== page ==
Sometimes, as a teacher we ask questions to our classes and, quite often, we have all our students put their hands straight up to answer it.
In my electric class, I asked, ‘what is the relationship between voltage, current and resistance?’ The keen, able and confident students in the class always put their hands up to answer it.
The same students get loads of praise, and their sense of self-worth is reinforced more than the others, who realise that they will probably not be called upon to answer a question in the class. They start entertaining themselves by distracting others. If they are quiet, they disappear into their own world. They think of themselves as less able than those who are straining out of their seat with their hands up to provide an answer.
‘No Hands Up’ is the promise that actually you don’t want students to put their hands up to answer a question. This might be little bit unnatural for us, but it is really helpful when you use ‘No Hands Up’ in the class. This means that all the students get to be prepared, as they are expected to be called upon at any time, and that they will need to pay attention to what is going on in the class. They have the sense of doing well and achieving, equal participation and feeling good about themselves.
So, if we are asking questions to our class, how do we get the student to answer that?
Write names on sticks/pull from a hat. Write the name of each student on sticks and have them with you. For each time you ask a question, you are going to pull one of the sticks up. Whoever’s name is written on the stick, that is going to be the student to answer the question. If you have a hat, put all the names on separate piece of paper and place them into the hat.
Assign pupils numbers. If you have 15 students in your class, they will have a number assigned to them from 1-15. When you asked a question, you call out the number you want to answer, and he/she is going to response to the question. If the person’s answer is correct, you stretch the answer (using ‘Stretch It‘) to make the entire class to participate.
Use your register. Use your register in front of you. Drop your pen onto a name. They must answer the question.
Exchange of answer. Give a problem/question to the class and tell everyone to answer on a piece of paper and ask them to exchange the answer with their classmate. You pick one person to read the answer of his/her classmate and the next person the same. You do this until all the students have read each other’s answers. I love to use this strategy with Stretch It, which can really help to keep the class engage.
So, what are the benefit of using ‘No Hands Up’ in the classroom?
- As part of our formative assessment focus, it helps us to understand what our class knows now – who knows and who doesn’t know and as well as who needs more help. You wouldn’t like for each of your students to leave the class without knowing if they understand the concept you have introduced.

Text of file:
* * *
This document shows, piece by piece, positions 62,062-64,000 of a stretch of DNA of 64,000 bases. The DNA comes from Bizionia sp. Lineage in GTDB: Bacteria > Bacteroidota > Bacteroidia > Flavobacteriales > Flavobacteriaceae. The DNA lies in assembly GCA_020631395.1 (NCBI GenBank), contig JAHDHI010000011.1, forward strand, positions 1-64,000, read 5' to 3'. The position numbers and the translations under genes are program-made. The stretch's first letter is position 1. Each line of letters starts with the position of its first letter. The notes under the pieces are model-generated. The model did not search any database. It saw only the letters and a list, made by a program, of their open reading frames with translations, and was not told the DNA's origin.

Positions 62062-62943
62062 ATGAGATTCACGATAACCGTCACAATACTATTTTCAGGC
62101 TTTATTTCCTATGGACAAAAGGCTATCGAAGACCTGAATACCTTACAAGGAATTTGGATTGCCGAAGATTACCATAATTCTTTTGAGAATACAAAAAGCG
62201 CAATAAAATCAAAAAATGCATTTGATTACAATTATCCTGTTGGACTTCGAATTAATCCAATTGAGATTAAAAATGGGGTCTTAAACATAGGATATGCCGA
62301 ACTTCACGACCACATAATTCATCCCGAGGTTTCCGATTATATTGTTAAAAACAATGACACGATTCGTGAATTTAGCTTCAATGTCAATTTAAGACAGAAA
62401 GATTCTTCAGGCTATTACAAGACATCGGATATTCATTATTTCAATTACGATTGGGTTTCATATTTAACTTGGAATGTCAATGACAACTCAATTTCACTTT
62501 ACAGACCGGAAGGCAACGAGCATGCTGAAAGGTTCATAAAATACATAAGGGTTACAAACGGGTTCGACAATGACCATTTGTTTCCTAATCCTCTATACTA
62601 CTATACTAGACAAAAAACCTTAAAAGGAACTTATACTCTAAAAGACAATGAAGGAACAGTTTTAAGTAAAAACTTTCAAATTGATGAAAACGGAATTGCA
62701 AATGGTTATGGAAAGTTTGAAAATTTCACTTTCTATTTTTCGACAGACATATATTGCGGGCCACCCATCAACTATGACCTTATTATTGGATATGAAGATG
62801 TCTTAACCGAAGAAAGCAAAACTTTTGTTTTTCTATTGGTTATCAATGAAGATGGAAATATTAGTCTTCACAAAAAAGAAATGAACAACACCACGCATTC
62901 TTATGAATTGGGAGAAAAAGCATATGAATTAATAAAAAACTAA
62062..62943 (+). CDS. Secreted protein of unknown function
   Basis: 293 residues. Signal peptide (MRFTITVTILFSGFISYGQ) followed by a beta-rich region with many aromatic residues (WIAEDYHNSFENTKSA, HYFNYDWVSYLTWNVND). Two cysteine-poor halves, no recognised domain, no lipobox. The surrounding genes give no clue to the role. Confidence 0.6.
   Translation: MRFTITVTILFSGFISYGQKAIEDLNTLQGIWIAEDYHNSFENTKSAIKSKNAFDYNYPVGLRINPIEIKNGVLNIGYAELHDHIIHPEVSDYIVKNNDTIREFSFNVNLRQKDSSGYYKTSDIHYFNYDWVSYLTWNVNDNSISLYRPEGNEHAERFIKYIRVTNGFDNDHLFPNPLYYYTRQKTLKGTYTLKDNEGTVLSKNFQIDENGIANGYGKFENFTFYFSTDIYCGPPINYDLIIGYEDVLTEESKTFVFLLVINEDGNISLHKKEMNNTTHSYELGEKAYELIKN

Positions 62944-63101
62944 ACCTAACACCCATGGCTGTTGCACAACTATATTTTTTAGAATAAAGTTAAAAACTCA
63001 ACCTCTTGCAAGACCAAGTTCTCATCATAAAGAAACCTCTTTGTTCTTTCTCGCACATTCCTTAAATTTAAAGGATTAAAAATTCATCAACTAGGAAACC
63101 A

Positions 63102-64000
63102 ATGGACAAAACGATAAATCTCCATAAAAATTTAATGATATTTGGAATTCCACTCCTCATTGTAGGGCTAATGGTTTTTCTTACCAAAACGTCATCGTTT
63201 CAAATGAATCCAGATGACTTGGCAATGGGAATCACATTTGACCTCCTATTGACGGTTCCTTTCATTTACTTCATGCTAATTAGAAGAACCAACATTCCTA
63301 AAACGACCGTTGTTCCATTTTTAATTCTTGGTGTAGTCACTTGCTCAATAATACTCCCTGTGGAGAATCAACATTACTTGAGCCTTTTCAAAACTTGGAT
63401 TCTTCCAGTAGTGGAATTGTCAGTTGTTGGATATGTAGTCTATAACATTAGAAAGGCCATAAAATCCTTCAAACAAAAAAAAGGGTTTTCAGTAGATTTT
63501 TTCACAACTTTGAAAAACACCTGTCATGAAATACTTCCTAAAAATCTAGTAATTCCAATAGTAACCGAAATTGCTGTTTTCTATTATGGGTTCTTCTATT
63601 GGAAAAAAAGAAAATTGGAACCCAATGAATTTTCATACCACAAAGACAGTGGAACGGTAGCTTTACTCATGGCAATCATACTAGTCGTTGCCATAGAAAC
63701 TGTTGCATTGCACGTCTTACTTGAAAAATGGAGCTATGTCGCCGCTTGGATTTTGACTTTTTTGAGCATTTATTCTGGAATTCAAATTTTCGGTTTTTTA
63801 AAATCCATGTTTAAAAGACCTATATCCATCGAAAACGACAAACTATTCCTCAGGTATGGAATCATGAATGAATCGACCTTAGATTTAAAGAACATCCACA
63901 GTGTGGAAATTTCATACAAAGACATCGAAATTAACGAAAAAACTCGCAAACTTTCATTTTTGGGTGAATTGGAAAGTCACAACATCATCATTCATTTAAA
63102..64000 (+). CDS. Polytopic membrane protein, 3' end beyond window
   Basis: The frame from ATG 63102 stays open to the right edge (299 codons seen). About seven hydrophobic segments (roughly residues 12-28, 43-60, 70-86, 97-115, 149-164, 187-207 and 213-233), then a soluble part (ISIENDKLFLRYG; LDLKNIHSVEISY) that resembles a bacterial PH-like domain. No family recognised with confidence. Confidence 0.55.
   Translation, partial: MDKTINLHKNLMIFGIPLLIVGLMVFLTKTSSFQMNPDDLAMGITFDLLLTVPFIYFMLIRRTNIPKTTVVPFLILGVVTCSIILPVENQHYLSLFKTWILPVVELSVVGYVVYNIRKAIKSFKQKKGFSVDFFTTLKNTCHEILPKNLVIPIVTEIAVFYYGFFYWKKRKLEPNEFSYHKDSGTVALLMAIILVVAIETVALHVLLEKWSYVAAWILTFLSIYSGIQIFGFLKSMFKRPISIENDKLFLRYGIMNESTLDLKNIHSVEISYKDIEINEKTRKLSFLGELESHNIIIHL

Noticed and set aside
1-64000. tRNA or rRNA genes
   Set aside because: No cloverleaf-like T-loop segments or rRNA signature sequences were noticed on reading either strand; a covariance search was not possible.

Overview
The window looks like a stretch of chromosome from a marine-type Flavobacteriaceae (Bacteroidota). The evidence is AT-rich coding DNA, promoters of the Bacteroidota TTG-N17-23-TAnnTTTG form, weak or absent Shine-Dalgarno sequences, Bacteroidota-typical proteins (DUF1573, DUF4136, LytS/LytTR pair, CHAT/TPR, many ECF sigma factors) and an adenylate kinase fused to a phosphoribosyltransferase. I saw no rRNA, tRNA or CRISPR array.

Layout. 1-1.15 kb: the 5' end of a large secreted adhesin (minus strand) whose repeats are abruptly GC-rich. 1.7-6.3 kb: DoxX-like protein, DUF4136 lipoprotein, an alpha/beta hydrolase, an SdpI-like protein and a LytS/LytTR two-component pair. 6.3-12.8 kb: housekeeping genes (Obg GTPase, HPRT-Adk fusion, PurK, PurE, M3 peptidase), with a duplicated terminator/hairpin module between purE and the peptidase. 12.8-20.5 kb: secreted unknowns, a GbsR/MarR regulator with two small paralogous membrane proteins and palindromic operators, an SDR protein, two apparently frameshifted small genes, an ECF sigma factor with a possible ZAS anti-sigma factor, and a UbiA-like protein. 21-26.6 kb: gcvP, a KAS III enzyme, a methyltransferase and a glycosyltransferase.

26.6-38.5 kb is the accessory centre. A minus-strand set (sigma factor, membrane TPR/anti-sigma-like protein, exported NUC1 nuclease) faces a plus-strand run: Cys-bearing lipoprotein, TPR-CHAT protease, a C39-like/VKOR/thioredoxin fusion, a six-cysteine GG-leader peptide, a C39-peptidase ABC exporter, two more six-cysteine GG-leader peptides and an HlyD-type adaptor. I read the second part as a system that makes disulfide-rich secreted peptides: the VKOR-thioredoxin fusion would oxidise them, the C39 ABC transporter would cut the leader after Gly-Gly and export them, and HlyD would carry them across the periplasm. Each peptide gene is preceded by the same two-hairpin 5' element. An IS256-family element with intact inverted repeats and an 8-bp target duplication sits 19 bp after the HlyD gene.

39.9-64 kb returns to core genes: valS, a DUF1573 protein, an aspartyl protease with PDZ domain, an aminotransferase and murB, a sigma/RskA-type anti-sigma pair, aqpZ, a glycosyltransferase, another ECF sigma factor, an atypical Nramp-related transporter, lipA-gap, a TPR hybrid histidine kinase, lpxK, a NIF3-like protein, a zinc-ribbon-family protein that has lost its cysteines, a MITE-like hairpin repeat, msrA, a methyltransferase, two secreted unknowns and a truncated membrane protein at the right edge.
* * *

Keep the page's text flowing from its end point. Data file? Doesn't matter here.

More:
- Get rid of favouritism: maybe you have your favourite student. Whenever you ask questions, he is ready to answer with confidence, but this time you are giving the chance for others to answer regardless of whether the answer is correct.
- Improve attention level: sometimes, your students may be distracted or doing something else. ‘No Hands Up‘ makes all the students pay attention to what is going on in the class.
- Allow students to deeper think. All the students know that they are supposed to participate or provide an answer to the question, so you will see them engaging with their lesson, and thinking to get the answer right, so that their name can get the positive praise as well.
- Give the shy a voice. Those quiet students, those that don’t want to answer because they might not get the answer correct, will try to answer whenever they are asked.
- It increases the class’ engagement and participation because they are expected to be called upon.
I usually use ‘No Hands Up’ during practical to ensure all learners are mastering of procedure and tools. When you introduce new concept, it helps all learners explain key concepts and cultivate mastery performance of their task.
If you are going to use ‘No Hands Up’ in the classroom, you have to ensure that all the students are called upon regularly. They will be thinking about what is going on in the class, otherwise their attention will quickly fade. It is essential that you factor how you are going to use it in the class and give students time to think about the answer (just set your timer and give a specific thinking time).
I would like to encourage all teachers to adopt a ‘No Hands Up’ strategy in their lesson to have more options for how they can use questions in their lessons to engage all students and enhance the level of stretch and challenge they achieve. Like this, all the student in the class can feel good about themselves that they are able to contribute to the class activities.
‘No Hands Up‘ is a way to engage the students in their lesson. Try new strategies in your classroom. If a strategy doesn’t work once, then please try it again! Practice makes perfect. The first time is always hard for yourself and your learner. Reflect on your teaching every day, without fail: what went well, what could I do better, what can I learn from today.
Our thanks to James for writing this blog. To rewatch the workshop that James hosted on ‘No Hands Up‘, click here.